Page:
Building on the job demands–resources (JD-R) theory (Bakker and Demerouti, 2007), we conceptualize WFP as a job resource. The JD-R theory assumes that all job characteristics within the work environment can be classified into job demands and job resources. Job demands are defined as “those physical, social, or organizational aspects of the job that require sustained physical or mental effort and are therefore associated with certain physiological and psychological costs” (Demerouti et al., 2001, p. 501). On the other side, job resources are conceptualized as:

[…] those physical, social, or organizational aspects of the job that either are functional in achieving work goals; reduce job demands and the associated physiological and psychological costs; or stimulate personal growth and development (Demerouti et al., 2001, p. 501).

Whereas job demands are generally the most important predictors of negative work-related outcomes such as exhaustion (Bakker et al., 2003), job resources are generally the most important predictors of work motivation and engagement (Bakker et al., 2007).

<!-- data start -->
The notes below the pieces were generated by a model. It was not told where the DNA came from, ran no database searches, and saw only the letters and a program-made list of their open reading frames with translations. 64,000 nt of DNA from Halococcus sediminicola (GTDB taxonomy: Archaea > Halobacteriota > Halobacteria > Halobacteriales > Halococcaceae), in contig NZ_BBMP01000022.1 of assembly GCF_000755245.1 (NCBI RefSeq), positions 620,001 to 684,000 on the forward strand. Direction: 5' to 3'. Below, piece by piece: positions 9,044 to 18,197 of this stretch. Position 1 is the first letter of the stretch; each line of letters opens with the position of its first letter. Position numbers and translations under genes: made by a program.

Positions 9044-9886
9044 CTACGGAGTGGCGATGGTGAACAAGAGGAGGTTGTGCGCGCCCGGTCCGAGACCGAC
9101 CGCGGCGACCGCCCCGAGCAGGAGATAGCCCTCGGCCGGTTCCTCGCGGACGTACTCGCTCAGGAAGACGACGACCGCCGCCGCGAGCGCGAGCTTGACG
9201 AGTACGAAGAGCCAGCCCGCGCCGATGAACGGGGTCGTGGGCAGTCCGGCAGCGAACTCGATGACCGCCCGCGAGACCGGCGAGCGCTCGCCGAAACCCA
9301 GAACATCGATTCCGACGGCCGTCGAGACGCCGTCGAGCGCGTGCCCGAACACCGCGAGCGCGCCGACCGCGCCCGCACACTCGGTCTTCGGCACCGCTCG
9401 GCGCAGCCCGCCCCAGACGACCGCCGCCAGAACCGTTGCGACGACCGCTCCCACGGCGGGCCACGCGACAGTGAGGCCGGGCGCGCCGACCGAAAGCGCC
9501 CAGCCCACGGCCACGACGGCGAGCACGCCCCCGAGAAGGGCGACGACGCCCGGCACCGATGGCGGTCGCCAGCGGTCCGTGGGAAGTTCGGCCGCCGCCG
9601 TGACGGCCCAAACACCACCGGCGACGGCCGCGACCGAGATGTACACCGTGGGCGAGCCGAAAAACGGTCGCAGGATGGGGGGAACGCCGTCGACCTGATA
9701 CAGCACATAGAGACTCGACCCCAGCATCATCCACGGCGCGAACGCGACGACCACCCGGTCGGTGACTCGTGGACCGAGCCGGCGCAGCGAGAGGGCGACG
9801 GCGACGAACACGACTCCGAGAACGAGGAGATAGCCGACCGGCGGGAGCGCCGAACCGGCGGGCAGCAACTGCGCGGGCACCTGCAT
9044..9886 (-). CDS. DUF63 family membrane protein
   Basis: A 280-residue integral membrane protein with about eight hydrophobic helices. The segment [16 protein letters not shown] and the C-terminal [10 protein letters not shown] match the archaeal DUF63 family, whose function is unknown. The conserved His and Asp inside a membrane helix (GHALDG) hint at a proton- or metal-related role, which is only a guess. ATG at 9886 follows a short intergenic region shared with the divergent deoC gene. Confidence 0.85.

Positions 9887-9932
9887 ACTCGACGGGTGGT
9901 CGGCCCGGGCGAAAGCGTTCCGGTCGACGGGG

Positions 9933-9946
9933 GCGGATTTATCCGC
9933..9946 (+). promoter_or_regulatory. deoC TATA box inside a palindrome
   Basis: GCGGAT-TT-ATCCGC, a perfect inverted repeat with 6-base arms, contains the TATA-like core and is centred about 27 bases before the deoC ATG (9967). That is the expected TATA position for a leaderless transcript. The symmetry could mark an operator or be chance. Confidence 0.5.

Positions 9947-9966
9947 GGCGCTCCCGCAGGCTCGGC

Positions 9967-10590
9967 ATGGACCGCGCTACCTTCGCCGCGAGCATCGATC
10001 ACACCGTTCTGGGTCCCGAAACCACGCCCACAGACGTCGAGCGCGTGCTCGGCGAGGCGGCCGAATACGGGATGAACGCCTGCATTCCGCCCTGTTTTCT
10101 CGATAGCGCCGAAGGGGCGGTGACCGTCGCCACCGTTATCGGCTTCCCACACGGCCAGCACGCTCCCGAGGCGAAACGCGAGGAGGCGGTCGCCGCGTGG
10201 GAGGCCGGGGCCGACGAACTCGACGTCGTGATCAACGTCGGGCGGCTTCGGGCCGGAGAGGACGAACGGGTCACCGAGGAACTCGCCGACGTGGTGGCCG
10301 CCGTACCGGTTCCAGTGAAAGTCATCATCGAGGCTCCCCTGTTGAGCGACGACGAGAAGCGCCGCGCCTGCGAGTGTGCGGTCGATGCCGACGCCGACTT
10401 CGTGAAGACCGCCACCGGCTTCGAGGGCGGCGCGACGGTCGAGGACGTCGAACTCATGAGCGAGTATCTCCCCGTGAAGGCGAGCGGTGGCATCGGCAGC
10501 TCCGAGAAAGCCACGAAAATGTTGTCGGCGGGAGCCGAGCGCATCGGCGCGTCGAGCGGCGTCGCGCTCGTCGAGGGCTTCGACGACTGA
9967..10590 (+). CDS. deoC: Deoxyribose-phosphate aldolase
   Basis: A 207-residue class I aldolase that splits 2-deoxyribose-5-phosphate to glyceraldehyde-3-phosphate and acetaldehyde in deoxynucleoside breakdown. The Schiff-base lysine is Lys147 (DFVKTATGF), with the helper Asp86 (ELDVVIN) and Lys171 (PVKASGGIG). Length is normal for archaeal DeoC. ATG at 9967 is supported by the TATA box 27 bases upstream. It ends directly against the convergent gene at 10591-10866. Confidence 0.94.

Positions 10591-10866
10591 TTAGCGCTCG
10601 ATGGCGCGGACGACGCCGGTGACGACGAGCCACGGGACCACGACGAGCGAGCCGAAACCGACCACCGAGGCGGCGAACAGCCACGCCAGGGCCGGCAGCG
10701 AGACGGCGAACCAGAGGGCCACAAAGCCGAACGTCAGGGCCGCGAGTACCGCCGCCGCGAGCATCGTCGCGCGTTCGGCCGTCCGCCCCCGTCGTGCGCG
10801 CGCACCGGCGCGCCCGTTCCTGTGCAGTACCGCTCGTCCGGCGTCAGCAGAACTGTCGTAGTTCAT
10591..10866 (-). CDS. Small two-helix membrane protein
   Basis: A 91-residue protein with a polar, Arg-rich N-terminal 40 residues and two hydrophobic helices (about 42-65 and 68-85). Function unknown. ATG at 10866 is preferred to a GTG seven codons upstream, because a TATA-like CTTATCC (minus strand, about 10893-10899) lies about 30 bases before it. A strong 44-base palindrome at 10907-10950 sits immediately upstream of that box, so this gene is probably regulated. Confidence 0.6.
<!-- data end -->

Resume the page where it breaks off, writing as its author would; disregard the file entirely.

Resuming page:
Scholars argue that job resources are instrumental in achieving work goals and that they play an intrinsic motivational role because they satisfy the basic human need for either autonomy, relatedness or competence (Schaufeli and Taris, 2014; Deci and Ryan, 2000). In this study, we argue that WFP can represent a means to achieve work goals, for example, when they are perceived as allowing better time-management or a means through which satisfying one’s basic need, e.g. the one for autonomy when they refer to flexible work arrangements. Accordingly, we place WFP as a specific job resource that, if coupled with others such as social support, development opportunities and performance feedback, can serve to stimulate positive work attitudes and reduce the negative impact of work–family conflict (Mauno et al., 2006). Research suggests that adopting the JD-R theory to the study of organizational policies can provide important insights to the design, implementation and monitoring of such policies because it sheds light on the psychological processes underlying the development of work and organization outcomes associated with perceived resources and demands (Costantini et al., 2017). That is, in the context of this study, such a framework allows understanding whether and how specific WFP facilitate female managers’ coping with the job demands associated with motherhood, and if the availability of WFP can be particularly helpful at different levels of such perceived demands, eventually serving to support (or not) higher work-related well-being (Bakker et al., 2003).